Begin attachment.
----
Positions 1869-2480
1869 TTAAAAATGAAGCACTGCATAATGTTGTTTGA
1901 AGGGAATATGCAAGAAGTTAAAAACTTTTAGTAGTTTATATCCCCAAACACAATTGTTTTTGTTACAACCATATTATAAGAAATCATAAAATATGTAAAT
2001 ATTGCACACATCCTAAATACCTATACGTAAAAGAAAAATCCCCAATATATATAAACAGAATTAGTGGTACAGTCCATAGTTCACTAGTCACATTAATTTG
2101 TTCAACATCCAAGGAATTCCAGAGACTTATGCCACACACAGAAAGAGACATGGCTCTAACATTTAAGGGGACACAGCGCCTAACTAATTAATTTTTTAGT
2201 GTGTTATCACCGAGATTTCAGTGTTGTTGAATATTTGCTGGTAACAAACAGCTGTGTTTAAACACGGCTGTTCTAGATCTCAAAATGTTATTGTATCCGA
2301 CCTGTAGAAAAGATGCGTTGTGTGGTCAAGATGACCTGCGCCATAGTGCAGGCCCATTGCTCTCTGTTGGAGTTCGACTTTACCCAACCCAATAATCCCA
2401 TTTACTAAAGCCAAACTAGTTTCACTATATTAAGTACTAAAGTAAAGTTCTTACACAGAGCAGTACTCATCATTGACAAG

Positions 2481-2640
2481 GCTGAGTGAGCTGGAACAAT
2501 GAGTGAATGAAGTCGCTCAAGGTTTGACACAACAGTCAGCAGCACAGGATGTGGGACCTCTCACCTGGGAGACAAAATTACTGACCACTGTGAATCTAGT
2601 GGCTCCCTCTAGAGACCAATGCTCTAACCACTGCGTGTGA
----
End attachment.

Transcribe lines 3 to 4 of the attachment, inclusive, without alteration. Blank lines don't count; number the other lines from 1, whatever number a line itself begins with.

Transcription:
1901 AGGGAATATGCAAGAAGTTAAAAACTTTTAGTAGTTTATATCCCCAAACACAATTGTTTTTGTTACAACCATATTATAAGAAATCATAAAATATGTAAAT
2001 ATTGCACACATCCTAAATACCTATACGTAAAAGAAAAATCCCCAATATATATAAACAGAATTAGTGGTACAGTCCATAGTTCACTAGTCACATTAATTTG